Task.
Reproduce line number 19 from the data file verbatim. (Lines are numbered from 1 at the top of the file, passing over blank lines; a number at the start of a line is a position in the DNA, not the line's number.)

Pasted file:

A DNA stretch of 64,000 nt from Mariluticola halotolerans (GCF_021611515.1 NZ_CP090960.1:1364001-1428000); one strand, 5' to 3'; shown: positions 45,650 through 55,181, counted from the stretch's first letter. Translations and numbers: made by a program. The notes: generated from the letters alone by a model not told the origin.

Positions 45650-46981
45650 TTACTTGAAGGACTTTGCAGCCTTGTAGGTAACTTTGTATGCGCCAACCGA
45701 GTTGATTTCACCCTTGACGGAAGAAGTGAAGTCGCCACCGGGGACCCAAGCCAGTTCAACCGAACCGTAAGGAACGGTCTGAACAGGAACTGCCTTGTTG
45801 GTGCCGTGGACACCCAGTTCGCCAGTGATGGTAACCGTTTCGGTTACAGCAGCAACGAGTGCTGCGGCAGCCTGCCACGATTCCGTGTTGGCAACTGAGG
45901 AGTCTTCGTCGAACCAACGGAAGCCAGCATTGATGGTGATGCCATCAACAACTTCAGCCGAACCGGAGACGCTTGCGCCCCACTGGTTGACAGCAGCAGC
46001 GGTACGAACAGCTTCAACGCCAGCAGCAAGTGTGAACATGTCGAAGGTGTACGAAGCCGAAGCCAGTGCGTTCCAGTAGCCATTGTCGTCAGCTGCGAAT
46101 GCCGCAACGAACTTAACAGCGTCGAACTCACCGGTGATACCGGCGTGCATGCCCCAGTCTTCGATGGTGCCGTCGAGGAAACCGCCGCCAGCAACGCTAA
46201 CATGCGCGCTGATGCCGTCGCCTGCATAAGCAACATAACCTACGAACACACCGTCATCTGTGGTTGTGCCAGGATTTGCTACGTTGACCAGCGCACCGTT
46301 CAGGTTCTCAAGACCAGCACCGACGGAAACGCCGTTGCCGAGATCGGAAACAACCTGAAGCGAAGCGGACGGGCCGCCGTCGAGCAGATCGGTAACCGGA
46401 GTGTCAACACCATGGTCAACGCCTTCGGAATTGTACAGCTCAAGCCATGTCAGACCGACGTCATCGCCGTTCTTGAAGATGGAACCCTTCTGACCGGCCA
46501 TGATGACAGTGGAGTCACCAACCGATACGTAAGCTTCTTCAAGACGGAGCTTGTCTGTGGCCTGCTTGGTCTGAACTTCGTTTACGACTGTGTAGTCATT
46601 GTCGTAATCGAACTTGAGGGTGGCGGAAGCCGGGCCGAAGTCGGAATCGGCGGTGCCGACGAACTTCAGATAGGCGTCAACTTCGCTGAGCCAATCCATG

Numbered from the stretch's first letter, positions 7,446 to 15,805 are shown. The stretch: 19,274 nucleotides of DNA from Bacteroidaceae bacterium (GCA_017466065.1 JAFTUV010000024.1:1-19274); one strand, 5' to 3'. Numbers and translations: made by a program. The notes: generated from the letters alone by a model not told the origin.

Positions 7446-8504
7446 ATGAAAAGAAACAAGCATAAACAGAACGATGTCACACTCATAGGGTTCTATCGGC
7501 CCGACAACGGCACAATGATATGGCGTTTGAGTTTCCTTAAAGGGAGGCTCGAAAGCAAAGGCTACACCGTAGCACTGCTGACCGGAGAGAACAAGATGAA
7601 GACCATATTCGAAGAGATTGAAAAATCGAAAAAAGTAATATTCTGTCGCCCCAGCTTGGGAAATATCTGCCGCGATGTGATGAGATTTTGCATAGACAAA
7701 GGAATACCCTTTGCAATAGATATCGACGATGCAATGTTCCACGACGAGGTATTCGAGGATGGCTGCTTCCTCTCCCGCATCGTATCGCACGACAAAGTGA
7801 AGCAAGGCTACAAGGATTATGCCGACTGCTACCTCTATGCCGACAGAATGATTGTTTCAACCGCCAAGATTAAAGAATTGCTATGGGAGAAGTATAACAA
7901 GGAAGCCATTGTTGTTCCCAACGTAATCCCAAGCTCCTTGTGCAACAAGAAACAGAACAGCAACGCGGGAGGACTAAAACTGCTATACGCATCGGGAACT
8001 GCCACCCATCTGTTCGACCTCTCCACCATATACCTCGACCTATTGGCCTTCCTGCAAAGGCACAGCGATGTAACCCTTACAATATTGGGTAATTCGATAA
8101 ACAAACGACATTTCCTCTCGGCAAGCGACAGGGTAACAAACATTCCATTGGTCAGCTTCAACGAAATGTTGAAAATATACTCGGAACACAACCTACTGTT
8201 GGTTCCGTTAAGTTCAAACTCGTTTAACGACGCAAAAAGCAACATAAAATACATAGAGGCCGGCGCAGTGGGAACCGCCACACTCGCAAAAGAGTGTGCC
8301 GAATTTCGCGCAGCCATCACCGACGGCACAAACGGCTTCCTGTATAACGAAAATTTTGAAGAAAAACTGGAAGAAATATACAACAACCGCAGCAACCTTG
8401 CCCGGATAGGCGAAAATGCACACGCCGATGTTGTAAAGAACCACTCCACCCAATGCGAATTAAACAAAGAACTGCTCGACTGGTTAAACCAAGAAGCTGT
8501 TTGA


7701 GGAATACCCTTTGCAATAGATATCGACGATGCAATGTTCCACGACGAGGTATTCGAGGATGGCTGCTTCCTCTCCCGCATCGTATCGCACGACAAAGTGA